Posted by outdoorparent in Getting After It
on 06 10th, 2009 | 12 responses
We’re hoping to run some trip reports from parents. If this sparks an idea feel free to contact us. I know most everyone has put away there skis for the summer, but up here in the Northwest there’s still plenty of snow up high and these photos were just too good to pass up. Enjoy.
The Trip: A backcountry spring skiing over-nighter
Where: The Eastern Cascades (no powder stashes were harmed in the creation of this post)
When: May 2009
The Players: Howard and Michael.
This trip was a pinnacle of sorts in a 5 year progression. He loves camping, campfires, nature, and SKIING. Michael has always wanted to go "backcounty skiing" with me and my adult partners, so this was a chance for him to experience it firsthand.
After Michael was born, I eagerly awaited opportunities to take him out. I can remember cross-country skiing when he was 2 months old in a chest sling. He's always loved the motion - of cross country skiing in the front-mounted baby backpack, outings behind my bicycle in the baby dragger, long training runs in the jogger. At age 2, I started him on plastic cross-country skis. He would ski for for 15 to 30 minutes, at which point he was "done.” Then I'd put him in a backpack and do a "short" tour while he napped. He's done a few 5 mile day hikes prior, so I had some inkling of how he'd last throughout the day ~ the early warning signs of a need for a break.
With a combination of a (human) rope tow and lots and lots of candy bars, we made it to the base of the summit cliffs of my favorite backcountry ski area. I have had a number of adult partners who did not fare so well. I realized Michael was an exceptional case as I pulled him up the first steep section. I thought to myself “Pulling him isn’t so difficult, after all.” Then I looked back. Michael was skating his downhill ski to help propel us along. It was much harder without his help.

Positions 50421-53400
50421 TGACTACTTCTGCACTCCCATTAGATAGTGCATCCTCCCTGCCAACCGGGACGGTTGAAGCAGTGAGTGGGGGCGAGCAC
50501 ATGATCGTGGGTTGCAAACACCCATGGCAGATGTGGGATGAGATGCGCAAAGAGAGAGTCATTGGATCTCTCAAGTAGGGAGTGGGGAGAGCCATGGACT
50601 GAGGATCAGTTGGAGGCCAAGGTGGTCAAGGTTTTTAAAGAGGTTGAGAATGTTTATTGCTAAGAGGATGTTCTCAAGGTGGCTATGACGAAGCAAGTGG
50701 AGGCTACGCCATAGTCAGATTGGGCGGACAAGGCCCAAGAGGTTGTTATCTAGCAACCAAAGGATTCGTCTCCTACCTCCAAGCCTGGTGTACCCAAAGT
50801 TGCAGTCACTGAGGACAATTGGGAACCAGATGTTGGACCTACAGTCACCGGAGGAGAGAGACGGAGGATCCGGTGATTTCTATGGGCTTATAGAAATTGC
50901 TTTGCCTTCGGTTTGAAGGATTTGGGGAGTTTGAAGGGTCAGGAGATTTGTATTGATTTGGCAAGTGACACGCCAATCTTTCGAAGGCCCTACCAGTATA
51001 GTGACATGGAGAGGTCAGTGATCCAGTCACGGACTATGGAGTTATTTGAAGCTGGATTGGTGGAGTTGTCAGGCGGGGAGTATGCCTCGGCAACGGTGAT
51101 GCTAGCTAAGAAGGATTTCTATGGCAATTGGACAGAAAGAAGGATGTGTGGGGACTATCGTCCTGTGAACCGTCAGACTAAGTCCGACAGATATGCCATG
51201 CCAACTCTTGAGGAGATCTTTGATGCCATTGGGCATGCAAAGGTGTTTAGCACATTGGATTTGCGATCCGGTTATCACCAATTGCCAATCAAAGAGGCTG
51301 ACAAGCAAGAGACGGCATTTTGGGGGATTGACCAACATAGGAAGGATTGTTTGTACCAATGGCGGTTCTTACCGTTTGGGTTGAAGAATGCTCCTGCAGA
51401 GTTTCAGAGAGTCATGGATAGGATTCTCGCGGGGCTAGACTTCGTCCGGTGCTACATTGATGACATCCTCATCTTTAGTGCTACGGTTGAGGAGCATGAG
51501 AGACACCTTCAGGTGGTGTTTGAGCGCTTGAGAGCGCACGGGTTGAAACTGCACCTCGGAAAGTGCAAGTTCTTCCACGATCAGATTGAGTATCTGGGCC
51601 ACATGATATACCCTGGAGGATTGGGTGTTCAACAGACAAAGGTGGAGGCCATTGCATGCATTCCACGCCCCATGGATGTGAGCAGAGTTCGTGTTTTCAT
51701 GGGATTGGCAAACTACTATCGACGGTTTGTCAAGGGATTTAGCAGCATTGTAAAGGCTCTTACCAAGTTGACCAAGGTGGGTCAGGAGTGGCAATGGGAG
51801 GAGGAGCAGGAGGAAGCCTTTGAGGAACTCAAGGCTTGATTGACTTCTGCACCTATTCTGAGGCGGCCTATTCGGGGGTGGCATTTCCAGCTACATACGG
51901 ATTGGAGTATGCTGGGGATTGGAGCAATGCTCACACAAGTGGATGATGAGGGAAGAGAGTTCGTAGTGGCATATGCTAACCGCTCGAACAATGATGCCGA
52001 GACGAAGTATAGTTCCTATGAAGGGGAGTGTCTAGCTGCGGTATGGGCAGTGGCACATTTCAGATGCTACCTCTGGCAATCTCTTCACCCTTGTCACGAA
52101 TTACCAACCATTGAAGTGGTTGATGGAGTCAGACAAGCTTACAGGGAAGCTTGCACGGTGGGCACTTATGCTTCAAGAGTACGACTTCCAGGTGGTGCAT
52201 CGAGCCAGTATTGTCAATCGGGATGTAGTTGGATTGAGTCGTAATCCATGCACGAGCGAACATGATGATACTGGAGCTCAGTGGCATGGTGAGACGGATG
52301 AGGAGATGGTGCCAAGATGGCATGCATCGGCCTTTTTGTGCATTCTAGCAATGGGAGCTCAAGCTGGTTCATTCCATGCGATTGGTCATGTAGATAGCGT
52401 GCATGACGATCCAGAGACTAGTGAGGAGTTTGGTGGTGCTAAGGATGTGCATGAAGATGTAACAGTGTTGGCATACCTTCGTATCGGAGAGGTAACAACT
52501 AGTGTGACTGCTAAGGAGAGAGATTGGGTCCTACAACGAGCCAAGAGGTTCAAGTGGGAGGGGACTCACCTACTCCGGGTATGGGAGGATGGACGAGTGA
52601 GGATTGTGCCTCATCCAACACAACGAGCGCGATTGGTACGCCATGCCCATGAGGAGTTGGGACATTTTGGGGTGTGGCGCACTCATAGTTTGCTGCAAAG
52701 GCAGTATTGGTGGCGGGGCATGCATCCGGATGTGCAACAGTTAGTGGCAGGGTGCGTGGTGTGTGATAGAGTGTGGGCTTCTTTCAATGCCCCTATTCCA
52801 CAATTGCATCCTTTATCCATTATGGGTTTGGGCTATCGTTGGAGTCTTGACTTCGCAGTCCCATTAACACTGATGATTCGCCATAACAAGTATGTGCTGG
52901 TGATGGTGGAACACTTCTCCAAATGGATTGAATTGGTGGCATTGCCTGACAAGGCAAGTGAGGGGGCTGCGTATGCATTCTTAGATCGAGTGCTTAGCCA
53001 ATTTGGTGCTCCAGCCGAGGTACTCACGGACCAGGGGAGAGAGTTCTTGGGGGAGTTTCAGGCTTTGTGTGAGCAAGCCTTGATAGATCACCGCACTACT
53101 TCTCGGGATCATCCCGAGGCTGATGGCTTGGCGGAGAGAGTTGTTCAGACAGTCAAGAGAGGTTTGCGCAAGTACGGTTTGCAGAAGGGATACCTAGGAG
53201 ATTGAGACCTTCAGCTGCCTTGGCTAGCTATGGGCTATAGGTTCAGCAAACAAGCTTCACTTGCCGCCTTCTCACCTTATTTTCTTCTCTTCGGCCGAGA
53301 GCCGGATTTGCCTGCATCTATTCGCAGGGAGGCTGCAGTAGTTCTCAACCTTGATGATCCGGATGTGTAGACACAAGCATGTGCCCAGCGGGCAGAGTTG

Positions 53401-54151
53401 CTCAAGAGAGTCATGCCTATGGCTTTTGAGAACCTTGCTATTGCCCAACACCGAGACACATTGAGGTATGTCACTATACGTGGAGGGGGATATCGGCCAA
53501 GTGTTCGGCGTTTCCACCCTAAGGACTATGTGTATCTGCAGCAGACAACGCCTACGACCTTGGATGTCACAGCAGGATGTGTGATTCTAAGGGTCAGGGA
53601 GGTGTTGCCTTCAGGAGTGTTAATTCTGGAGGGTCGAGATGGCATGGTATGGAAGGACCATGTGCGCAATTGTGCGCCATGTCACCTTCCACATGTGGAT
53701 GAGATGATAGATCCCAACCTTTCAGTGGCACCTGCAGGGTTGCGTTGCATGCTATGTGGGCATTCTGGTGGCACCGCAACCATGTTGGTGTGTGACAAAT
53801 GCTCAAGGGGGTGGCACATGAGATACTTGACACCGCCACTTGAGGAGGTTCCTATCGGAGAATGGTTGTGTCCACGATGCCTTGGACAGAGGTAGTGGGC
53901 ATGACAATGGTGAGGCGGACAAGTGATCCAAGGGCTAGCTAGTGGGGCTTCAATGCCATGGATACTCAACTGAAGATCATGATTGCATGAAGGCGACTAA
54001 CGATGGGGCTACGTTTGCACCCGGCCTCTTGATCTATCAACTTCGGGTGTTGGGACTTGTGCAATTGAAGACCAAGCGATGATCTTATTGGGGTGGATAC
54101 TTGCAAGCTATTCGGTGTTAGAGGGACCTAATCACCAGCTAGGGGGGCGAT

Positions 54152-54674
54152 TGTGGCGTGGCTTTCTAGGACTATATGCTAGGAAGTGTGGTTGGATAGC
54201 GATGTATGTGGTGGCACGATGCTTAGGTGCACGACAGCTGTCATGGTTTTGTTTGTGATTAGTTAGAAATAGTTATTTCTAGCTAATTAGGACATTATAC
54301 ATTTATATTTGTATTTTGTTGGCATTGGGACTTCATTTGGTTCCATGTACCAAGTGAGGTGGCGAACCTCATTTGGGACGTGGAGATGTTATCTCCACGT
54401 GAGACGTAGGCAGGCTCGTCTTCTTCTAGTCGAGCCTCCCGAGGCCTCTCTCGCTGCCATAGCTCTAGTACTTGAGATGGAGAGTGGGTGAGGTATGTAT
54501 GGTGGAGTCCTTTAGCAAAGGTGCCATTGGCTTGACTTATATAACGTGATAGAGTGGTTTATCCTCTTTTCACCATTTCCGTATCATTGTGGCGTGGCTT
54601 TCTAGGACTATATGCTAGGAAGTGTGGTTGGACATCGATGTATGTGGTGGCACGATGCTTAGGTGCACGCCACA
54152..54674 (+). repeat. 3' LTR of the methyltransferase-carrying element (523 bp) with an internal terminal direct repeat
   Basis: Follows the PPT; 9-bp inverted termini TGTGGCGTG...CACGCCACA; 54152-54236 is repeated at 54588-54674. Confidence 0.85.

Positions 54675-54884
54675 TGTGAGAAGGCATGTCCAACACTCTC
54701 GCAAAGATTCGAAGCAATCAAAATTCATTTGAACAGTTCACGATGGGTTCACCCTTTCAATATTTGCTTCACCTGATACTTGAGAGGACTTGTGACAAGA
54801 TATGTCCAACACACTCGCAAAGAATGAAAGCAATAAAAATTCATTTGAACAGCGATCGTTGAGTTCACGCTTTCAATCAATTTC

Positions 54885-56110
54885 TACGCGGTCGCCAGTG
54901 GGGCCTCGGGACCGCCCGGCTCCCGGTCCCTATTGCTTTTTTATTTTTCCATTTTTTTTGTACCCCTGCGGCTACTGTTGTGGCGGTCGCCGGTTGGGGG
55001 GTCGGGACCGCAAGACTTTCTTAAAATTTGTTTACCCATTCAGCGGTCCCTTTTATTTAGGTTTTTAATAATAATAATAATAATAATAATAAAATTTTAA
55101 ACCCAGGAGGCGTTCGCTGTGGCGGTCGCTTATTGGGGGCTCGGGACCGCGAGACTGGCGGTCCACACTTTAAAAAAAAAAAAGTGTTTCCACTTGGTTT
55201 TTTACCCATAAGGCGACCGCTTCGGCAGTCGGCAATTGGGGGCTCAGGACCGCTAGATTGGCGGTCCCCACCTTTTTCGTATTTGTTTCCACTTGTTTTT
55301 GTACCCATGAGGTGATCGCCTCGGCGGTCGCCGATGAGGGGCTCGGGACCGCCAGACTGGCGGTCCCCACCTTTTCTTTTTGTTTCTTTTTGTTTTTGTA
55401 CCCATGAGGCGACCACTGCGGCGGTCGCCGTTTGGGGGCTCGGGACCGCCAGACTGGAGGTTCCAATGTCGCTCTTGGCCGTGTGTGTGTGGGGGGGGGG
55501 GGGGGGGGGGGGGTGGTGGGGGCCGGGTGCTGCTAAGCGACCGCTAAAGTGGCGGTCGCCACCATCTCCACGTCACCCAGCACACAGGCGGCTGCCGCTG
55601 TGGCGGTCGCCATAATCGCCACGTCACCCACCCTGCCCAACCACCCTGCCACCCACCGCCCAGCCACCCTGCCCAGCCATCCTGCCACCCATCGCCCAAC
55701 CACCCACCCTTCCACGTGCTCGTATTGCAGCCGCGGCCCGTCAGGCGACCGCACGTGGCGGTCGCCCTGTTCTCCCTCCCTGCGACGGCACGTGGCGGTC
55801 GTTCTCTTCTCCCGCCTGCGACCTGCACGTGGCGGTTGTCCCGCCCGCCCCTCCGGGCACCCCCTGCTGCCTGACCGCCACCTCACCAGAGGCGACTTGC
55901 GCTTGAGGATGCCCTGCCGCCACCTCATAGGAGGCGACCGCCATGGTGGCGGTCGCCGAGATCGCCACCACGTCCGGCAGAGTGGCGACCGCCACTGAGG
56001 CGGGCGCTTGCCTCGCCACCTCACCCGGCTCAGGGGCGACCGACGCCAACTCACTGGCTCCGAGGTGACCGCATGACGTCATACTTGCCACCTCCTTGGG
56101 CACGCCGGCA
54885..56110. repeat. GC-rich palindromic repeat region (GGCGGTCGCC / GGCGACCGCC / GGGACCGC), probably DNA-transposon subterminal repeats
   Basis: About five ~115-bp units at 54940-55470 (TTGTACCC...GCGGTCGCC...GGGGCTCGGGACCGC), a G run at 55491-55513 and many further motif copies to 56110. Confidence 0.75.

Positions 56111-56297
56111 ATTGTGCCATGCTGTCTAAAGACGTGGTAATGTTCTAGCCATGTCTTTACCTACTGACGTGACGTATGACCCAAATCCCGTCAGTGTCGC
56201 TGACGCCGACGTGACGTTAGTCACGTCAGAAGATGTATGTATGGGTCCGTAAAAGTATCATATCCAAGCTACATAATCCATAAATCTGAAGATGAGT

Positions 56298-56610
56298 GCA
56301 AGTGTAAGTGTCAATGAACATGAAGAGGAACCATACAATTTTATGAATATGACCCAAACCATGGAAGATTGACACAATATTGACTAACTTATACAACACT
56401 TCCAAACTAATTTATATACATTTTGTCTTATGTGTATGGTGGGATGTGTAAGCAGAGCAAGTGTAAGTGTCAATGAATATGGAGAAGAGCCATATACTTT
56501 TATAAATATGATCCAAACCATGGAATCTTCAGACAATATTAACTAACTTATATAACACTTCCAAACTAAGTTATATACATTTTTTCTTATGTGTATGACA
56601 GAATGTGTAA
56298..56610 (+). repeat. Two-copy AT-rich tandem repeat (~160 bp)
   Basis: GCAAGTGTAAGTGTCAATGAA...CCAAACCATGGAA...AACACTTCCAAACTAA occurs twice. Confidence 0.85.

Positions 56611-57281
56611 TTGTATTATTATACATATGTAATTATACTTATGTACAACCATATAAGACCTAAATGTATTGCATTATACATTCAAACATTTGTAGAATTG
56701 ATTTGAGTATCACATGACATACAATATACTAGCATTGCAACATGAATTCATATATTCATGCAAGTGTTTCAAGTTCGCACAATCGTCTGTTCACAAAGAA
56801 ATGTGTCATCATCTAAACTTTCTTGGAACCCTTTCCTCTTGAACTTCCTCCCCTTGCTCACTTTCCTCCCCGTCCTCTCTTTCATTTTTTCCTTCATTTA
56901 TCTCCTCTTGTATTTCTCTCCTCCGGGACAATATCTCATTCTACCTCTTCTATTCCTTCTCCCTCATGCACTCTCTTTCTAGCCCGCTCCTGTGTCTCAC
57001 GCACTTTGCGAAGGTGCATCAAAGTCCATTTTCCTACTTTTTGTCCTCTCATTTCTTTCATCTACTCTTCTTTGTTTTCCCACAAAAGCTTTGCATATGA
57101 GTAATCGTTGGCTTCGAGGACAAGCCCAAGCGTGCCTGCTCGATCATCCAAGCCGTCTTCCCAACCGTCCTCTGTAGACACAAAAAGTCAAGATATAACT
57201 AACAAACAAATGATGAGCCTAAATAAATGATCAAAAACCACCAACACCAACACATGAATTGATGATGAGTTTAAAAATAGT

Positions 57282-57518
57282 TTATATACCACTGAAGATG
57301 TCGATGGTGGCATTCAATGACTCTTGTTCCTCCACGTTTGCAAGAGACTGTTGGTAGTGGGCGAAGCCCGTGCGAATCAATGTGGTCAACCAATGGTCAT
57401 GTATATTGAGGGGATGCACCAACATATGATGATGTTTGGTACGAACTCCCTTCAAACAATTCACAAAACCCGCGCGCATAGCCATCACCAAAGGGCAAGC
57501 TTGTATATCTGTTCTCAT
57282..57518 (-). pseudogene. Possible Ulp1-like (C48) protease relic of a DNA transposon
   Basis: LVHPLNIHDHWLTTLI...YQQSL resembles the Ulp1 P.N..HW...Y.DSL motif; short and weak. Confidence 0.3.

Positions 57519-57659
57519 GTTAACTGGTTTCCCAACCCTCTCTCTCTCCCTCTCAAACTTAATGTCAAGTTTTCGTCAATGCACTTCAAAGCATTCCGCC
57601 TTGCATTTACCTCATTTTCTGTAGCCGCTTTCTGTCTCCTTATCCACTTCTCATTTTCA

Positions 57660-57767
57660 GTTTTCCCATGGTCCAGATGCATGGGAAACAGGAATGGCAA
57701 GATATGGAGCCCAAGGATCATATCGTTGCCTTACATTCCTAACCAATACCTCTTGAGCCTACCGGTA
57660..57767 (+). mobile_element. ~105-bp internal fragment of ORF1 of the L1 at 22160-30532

Many tricks & techniques were employed, from the hip-carry over logs and streams, towing via rope harness, ski-skating, side slipping slopes, the pole-pull-cata-pult, the single-ski slip-shot, and holding hands through the tough spots. I was delighted that he enjoyed the trip to the extent that he did.
On the way down, we negotiated a narrow icy trail through thick north slope pines, made big turns through open glades, and finished with a delightful roller-coaster glide back to camp through a series of open meadows, carving a serpentine track around the trees and patches of bare earth.
I got a big rush of pride and happiness that he really loved the experience. I felt like I was having a positive and hopefully lasting effect in someone's life. My confidence that I can actively manage an extended outing to be fun for a kid also grew.
This is a map of of our route that Michael drew afterwards.
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